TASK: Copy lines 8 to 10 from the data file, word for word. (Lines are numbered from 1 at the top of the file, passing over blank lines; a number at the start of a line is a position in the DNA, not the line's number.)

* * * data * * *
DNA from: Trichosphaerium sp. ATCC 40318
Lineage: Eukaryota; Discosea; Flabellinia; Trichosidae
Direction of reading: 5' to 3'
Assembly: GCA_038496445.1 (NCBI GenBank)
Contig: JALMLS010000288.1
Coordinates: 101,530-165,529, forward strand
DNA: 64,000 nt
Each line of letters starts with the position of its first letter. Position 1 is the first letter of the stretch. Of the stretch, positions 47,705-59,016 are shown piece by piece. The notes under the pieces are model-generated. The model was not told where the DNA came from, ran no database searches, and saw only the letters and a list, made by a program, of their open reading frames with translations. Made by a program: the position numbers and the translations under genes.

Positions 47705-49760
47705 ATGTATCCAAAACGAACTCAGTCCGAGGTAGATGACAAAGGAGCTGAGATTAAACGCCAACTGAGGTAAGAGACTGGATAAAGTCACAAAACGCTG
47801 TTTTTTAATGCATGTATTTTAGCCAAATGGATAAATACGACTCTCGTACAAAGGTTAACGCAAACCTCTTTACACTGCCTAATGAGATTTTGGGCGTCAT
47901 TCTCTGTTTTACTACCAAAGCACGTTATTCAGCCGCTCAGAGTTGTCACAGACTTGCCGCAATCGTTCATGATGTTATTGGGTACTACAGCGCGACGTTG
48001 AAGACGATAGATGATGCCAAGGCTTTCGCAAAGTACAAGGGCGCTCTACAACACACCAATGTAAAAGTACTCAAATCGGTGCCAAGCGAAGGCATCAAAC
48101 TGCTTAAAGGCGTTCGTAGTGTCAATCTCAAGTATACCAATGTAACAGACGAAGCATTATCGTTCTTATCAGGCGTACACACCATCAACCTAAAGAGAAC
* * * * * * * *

Each line of letters starts with the position of its first letter. Position 1 is the first letter of the stretch. Of the stretch, positions 47,705-59,016 are shown piece by piece. The notes under the pieces are model-generated. The model was not told where the DNA came from, ran no database searches, and saw only the letters and a list, made by a program, of their open reading frames with translations. Made by a program: the position numbers and the translations under genes.

Positions 47705-49760
47705 ATGTATCCAAAACGAACTCAGTCCGAGGTAGATGACAAAGGAGCTGAGATTAAACGCCAACTGAGGTAAGAGACTGGATAAAGTCACAAAACGCTG